Moral March hammers against voter suppression

Thousands gather to protest in Raleigh. (Photographer: Alec Simkiss)

Thousands gather to protest in Raleigh. Photo by Alec Simkiss.

With the Voting ID requirement is taking effect for March’s primary, the NAACP’s biggest protest event of the year on Feb. 13 in Raleigh centered on voting rights. Among the 5000 protesters were several students from WCU.

Thousands attended the 10th annual Moral March on Raleigh and HKonJ People’s Assembly, filling an entire block of downtown’s Fayetteville Street with handmade signs, chants and singing. HKonJ stands for “Historic Thousands on Jones Street,” even though the march stops before Jones Street, where state legislature is located. Many of the issues have been the same since the first march in 2006 – education, health care and racial discrimination.

“People’s voices and votes matter,” said Joanna Woodson, a Vote Everywhere ambassador and Western Carolina University student. “If you become a stronger advocate for what you believe, the stronger your voice becomes. The more power you get behind your vote, the more powerful your vote will be.”

11 students at Western Carolina University gathered in a service van and drove for five hours to participate in this protest. With the help of NC NAACP Youth & College Division, students from universities near and far were brought to the front of the line to march, chant, and sing their way to Jones street.

“It’s my job as an American citizen to vote,” stated Rodrick Hall, one of the many protesters vehemently against the Voter ID law. “People need to be better educated about the issues at hand, and hopefully people seeing everyone here will show that people should be more aware about what’s going on.”

The below-freezing temperatures didn’t seem to affect turnout, as about 5000 people filled the streets. NAACP state leader Rev. William Barber reminded the crowd of what civil rights marchers faced in the past: violence, arrests, and great adversity.

“If they could stand the heat, we can stand the cold,” he said.

During the rally, immigration, environmental and health care advocacy groups all got a few minutes to speak to the crowd. Plenty of handmade signs were on display promoting a wide range of liberal causes, from coal ash cleanup to the green party registration, and abortion rights. Largely, what everyone unified against was around the Voter ID registration law.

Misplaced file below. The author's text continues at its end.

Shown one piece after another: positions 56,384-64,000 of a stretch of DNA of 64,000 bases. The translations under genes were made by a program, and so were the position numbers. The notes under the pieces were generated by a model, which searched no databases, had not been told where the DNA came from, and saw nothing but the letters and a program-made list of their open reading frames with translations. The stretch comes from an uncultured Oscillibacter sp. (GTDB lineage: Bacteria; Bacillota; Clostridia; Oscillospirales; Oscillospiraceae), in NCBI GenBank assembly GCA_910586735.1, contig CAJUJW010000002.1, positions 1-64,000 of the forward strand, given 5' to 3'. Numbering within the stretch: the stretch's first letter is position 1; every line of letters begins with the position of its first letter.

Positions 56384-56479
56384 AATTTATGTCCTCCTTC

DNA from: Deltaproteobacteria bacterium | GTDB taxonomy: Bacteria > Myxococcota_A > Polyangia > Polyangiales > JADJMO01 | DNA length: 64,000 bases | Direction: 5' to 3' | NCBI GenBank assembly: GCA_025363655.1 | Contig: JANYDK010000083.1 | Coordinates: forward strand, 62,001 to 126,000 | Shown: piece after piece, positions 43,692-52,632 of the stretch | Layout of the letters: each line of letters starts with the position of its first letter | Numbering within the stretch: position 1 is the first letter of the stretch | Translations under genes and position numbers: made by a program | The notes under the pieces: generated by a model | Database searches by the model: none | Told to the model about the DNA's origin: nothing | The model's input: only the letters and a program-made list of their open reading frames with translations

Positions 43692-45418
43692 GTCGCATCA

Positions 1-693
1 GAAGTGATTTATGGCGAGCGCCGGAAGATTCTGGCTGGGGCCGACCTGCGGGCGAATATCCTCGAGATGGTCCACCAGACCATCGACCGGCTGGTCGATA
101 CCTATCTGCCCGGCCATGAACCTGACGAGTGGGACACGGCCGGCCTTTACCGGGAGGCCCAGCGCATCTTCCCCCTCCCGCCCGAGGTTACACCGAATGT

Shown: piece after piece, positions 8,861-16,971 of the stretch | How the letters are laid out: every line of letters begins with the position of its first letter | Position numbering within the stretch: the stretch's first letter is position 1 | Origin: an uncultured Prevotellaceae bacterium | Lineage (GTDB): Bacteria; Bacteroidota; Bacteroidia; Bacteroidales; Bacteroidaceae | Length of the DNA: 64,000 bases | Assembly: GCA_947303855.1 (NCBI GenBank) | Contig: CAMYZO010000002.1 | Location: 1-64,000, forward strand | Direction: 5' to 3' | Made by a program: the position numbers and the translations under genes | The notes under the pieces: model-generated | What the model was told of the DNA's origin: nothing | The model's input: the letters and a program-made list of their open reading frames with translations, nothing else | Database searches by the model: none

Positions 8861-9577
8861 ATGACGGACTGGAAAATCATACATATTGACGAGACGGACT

“With the Voter ID law, it’s making it even harder for everyone to vote. We’re being denied a basic right, and it needs to change,” said Jessica Thompson, protester.

The Voter ID law is a state law that starting this year requires voters to bring a photo ID or instead fill out a form explaining why they don’t have one. Of all the points that were hammered in during the rally, voter registration was the one the HKonJ rally hit the hardest. Rev. Barber spoke about this law directly, stating the change is one of the ways Republican legislators are trying to reduce election turnout.

“When you suppress the vote, politicians want us to be slaves to their decisions, without citizens being able to register their discontent at the ballot box,” he said. “They have made it easier to get a gun than to vote.”

While there is plenty of debate about certain candidates, according to Barber and many who attended in the rally, making your voice heard via voting is the most important thing you can do to shape this country.

“What frustrates me is most people don’t feel that voting really affects anything. It does. In order to build the strongest democracy in our country, voting is the most important thing as Americans we can do,” said Uriah Wrad, a first time protester.

However, not everyone was in favor of the protest and doubted the effectiveness of the protest.

“It’s an organizational tool for the left, trying to get the vote out for the Democrats,” said Dallas Woodhouse of the North Carolina Republican Party for the News & Observer. “It hasn’t worked too well in the past few years as the Republicans have had strong elections in the last three cycles.”

Republican lawmakers have said the photo ID requirement is necessary to stop voter fraud.  However last year, Republican lawmakers watered down the law by allowing voters without IDs to cast a provisional ballot.

“Oppression is still happening today, and it’s happening in the form of the Voter ID law,” said Vera Okains, protester. “It’s sad that things like the Voter ID law are still passing, but the NAACP paved the way for us to speak our minds. I’m not going to toss the fact I can protest aside.”

Barber and the advocacy group Democracy North Carolina made what he called a “political altar call,” asking the crowd to volunteer to get out the vote and serve as poll monitors. Barber said he wants to “build an army” of 5,000 volunteers.

“People will be confused and frustrated” by the new requirements, Democracy North Carolina director Bob Hall said. “We’ve got to help them.”

Organizers of the HKonJ rally and march urge all eligible voters to show up on election day.